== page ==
Woman Accuses Friar of Abuse
Albany Ex-Resident of Home for Troubled Teens Files Suit in Federal Court
By Michele Morgan Bolton
Times Union (Albany, NY)
June 3, 2004
A Vermont woman who says she was sexually abused by a Franciscan friar when she lived in a Schenectady home for troubled teens is seeking $4 million in damages and $85,000 in reimbursed therapy expenses.
The lawsuit filed by attorney John Aretakis says the Roman Catholic Diocese of Albany and the Franciscan Order of the Immaculate Conception knew since at least 1976 that the Rev. Ralph DiPasquale had molested children, yet he had intimate access to Teresa Mercon from 1979 to 1982.
Mercon's federal complaint names DiPasquale; WAITT House of Schenectady; Franciscan provincial minister, the Rev. Robert Campagna; Bishop Howard Hubbard; and the Albany Roman Catholic Diocese.
"The plaintiff and her family considered DiPasquale to be a fine priest and ... any attention shown by (him) was considered an honor," court papers said of Mercon, now 39. "She viewed (him) ... as a mentor and friend who would never do anything wrong or evil to hurt her."
DiPasquale lives in Florida and couldn't be reached for comment.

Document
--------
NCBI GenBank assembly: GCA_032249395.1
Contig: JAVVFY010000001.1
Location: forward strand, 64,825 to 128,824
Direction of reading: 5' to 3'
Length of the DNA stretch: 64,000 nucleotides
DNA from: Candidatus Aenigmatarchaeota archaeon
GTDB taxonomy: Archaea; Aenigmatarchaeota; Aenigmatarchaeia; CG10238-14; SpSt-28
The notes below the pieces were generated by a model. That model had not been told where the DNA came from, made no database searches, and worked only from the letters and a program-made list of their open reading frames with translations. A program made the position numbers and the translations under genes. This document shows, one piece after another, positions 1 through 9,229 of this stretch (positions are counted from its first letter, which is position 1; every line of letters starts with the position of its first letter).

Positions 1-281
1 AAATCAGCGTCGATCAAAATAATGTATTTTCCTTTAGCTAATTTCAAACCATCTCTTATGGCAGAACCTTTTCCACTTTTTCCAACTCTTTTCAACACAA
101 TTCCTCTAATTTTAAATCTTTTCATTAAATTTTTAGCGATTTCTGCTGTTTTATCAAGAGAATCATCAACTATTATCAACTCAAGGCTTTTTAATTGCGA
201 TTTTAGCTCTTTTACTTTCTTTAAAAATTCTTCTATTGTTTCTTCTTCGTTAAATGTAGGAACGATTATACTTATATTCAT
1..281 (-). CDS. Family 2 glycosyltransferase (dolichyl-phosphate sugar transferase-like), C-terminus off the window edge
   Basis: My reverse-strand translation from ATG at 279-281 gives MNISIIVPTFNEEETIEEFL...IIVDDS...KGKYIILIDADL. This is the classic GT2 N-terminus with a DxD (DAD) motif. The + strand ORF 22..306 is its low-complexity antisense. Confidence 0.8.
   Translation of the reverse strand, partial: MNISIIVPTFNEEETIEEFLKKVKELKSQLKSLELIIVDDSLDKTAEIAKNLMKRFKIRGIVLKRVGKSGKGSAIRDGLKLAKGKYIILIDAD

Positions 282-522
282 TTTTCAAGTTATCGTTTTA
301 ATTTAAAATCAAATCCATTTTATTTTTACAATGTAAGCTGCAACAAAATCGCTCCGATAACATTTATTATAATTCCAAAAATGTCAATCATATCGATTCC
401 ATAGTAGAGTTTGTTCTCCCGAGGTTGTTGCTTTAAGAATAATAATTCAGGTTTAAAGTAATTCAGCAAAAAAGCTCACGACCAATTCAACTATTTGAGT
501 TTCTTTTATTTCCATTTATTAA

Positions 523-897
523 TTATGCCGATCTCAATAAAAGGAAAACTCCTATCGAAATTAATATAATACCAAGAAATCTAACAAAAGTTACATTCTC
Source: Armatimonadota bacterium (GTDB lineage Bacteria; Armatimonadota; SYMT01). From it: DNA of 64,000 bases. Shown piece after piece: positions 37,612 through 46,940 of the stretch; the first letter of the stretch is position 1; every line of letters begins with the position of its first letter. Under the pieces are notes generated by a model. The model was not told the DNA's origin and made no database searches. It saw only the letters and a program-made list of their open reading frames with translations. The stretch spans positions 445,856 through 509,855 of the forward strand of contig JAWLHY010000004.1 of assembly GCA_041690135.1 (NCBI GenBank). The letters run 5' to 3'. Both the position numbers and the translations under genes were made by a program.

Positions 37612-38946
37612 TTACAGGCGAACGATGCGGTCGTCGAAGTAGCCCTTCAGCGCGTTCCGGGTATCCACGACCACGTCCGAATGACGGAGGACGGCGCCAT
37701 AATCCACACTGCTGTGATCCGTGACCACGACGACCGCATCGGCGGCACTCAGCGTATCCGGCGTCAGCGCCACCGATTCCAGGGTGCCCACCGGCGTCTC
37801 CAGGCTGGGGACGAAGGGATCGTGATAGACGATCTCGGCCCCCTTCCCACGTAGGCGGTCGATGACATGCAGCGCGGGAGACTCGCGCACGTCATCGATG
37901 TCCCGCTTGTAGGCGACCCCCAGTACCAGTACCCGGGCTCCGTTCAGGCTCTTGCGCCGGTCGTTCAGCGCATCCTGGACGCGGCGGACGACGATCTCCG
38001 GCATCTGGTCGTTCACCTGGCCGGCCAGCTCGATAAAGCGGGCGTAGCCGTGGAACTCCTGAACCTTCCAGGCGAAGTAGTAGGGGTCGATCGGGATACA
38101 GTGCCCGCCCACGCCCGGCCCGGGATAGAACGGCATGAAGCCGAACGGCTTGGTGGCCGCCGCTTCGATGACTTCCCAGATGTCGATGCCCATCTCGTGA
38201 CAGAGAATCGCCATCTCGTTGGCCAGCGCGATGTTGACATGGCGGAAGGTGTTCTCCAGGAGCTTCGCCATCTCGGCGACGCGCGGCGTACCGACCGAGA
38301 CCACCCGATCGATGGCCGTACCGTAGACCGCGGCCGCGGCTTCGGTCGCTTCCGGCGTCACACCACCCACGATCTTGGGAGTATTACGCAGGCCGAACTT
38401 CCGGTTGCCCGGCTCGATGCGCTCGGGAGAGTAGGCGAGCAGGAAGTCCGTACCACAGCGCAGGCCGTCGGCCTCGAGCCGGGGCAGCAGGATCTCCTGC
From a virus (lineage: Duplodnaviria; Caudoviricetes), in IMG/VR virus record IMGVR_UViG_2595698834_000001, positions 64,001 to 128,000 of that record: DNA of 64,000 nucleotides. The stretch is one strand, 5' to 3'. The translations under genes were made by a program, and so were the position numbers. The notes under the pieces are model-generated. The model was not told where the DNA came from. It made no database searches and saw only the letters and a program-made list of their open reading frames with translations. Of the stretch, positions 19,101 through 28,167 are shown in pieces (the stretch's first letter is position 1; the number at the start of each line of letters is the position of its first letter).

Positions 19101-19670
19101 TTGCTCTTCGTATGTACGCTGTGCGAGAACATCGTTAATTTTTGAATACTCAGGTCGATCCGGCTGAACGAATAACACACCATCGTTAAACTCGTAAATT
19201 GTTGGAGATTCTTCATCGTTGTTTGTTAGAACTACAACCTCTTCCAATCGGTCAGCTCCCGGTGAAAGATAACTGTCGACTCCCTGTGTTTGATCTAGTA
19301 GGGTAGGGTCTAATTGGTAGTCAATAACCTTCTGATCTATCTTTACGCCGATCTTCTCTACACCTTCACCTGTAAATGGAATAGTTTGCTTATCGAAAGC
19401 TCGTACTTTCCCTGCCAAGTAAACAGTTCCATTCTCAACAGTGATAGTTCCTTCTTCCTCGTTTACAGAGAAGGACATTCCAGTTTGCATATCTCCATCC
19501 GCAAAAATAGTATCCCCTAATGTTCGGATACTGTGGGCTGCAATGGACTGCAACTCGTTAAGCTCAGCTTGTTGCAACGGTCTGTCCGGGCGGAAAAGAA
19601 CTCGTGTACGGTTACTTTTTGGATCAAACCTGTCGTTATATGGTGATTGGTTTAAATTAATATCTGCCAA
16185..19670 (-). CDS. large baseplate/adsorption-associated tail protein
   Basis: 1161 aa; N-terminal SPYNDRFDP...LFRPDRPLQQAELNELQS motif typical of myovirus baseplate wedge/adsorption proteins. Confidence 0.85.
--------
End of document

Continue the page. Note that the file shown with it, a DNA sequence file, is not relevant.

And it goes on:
On Wednesday, diocesan spokesman Kenneth Goldfarb said he didn't know why Aretakis included the diocese in the suit. "We have no involvement except to refer the allegations to the Franciscan Order, which we did."
Campagna, in a phone interview from Manhattan, said he was aware of the allegations, which he said DiPasquale had "categorically denied."
"We met with these people in 2002 and did a pastoral outreach," Campagna said. "They certainly were not receptive."
WAITT Houses Inc., or We're All In This Together, once operated three group homes in Schenectady.
The organization was shut down in 1995 amid allegations of misappropriation of state Department of Social Services funds.
While the diocese says it has no involvement in the case, its lawyer Michael Costello asked a judge in a May 10 letter to move the federal proceeding from the Southern District in New York City to Albany.
"If Bishop Hubbard didn't support the bad priest, then why not just move to dismiss in New York City?" Aretakis asked. "I guess, once in Albany, they can put the hammer down and really destroy the case of Terry Mercon."
The Hartford, one of the Catholic diocese's insurance carriers, said in a May 24 letter to Costello that the alleged abuse did not occur within its policy period.
It also said the diocese breached accepted conditions because it knew of the pending litigation in August 2002 but only notified the company on May 7.
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